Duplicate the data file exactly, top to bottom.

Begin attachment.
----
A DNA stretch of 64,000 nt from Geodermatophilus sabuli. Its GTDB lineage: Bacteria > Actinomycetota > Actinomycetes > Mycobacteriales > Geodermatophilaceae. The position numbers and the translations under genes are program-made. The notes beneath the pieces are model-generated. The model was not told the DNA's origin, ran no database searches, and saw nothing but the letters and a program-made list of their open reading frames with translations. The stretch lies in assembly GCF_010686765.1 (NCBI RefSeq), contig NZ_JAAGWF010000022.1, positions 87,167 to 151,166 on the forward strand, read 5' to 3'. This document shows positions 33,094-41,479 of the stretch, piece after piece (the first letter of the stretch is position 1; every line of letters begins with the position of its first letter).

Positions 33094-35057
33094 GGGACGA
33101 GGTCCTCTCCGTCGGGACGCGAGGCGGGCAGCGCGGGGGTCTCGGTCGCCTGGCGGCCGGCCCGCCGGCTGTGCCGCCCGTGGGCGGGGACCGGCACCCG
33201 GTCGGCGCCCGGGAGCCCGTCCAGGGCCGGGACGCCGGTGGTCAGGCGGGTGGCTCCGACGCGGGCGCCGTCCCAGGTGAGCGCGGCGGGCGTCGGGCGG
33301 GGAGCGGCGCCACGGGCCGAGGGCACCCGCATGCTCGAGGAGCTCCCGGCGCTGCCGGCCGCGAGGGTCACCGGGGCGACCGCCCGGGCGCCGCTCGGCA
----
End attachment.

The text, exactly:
A DNA stretch of 64,000 nt from Geodermatophilus sabuli. Its GTDB lineage: Bacteria > Actinomycetota > Actinomycetes > Mycobacteriales > Geodermatophilaceae. The position numbers and the translations under genes are program-made. The notes beneath the pieces are model-generated. The model was not told the DNA's origin, ran no database searches, and saw nothing but the letters and a program-made list of their open reading frames with translations. The stretch lies in assembly GCF_010686765.1 (NCBI RefSeq), contig NZ_JAAGWF010000022.1, positions 87,167 to 151,166 on the forward strand, read 5' to 3'. This document shows positions 33,094-41,479 of the stretch, piece after piece (the first letter of the stretch is position 1; every line of letters begins with the position of its first letter).

Positions 33094-35057
33094 GGGACGA
33101 GGTCCTCTCCGTCGGGACGCGAGGCGGGCAGCGCGGGGGTCTCGGTCGCCTGGCGGCCGGCCCGCCGGCTGTGCCGCCCGTGGGCGGGGACCGGCACCCG
33201 GTCGGCGCCCGGGAGCCCGTCCAGGGCCGGGACGCCGGTGGTCAGGCGGGTGGCTCCGACGCGGGCGCCGTCCCAGGTGAGCGCGGCGGGCGTCGGGCGG
33301 GGAGCGGCGCCACGGGCCGAGGGCACCCGCATGCTCGAGGAGCTCCCGGCGCTGCCGGCCGCGAGGGTCACCGGGGCGACCGCCCGGGCGCCGCTCGGCA